Google is way behind market leader Amazon Web Services in cloud infrastructure and also trails Microsoft, which has an established enterprise sales force from decades of selling servers and software to the world's largest companies.
Enterprise sales is something Kurian knows well after spending 22 years at Oracle, where he was most recently president of product development. He spoke to analysts at the Google Cloud Next conference in San Francisco on Monday, laying out his plans to rapidly bolster the sales staff. The session was not open to the press or the public, but several analysts relayed Kurian's key points to CNBC.
Other executives in the cloud division also spoke at the event and told analysts that previous challenges had been ironed out. For example, in past years, 10 managers would have to provide approval before a salesperson could offer a discount to a customer, and the deal would then require non-disclosure agreements and a team of lawyers. These practices have since been streamlined, Kurian's colleagues said, according to an analyst in attendance who asked not to be named because of a confidentiality agreement.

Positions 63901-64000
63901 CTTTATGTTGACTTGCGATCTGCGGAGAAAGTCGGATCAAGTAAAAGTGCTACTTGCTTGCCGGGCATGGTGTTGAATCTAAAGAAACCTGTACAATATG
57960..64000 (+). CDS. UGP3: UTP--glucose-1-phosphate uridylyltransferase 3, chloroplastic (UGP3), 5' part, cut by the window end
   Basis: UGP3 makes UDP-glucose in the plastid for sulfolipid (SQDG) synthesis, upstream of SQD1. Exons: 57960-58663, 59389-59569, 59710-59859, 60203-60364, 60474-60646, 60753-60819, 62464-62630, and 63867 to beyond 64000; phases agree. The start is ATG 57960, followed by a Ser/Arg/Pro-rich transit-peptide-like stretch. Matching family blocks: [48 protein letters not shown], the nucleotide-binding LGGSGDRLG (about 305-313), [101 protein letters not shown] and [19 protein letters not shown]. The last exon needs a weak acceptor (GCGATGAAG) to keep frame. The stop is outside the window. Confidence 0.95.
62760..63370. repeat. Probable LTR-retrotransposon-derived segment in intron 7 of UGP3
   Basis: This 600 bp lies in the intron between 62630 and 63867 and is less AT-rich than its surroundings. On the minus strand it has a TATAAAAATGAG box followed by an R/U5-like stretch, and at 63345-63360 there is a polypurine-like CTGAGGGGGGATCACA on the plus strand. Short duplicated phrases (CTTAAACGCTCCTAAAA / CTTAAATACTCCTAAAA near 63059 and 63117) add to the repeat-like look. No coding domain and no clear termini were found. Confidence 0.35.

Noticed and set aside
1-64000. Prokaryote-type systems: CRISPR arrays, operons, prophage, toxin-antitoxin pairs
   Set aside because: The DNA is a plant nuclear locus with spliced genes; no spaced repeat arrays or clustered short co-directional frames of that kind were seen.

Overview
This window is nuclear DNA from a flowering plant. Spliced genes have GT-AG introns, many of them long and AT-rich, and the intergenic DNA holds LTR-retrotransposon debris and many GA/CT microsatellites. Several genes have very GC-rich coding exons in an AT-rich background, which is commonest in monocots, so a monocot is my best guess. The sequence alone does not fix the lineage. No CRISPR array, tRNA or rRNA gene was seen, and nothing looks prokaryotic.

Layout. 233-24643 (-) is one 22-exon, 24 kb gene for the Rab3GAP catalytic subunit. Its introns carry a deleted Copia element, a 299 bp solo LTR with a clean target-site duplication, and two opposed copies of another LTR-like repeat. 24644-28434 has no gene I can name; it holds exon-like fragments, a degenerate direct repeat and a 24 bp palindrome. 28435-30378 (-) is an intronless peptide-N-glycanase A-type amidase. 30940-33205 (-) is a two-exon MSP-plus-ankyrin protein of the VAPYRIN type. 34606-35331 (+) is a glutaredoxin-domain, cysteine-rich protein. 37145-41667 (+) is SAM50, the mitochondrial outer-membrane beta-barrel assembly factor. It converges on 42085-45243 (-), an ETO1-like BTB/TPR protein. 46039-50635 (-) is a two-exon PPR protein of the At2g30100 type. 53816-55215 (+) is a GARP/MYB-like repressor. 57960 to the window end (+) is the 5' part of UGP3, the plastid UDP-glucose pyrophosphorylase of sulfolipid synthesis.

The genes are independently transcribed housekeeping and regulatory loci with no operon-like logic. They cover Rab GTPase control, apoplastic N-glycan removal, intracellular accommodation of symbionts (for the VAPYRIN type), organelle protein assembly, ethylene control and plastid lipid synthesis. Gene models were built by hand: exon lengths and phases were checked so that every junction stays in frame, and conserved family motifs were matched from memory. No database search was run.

Google's cloud sales team is around one-tenth to one-fifteenth the size of the sales forces at AWS and Microsoft Azure, Kurian told the Wall Street Journal, though he added that two years from now he expects it to be more like half the size of either. Kurian has been talking about the importance of growing the sales team since February, when he made his first public remarks in his new role at the Goldman Sachs Technology and Internet Conference.
It's a familiar theme at Google that predates Kurian. His predecessor, former VMware CEO Diane Greene, also emphasized the importance of the sales function. On Alphabet's third-quarter earnings call, Chief Financial Officer Ruth Porat said the biggest increases in headcount were in the cloud business for sales as well as technical positions.
Kurian strayed from his usual suit and tie in his presentation on Monday, instead wearing a shirt and blazer. Merv Adrian, an analyst at Gartner, said he was impressed with what he heard from the new chief.
"Thomas is a great content/engineering leader," Adrian wrote in a message to CNBC. "This is his opportunity to show he can lead a company, and I would not bet against him."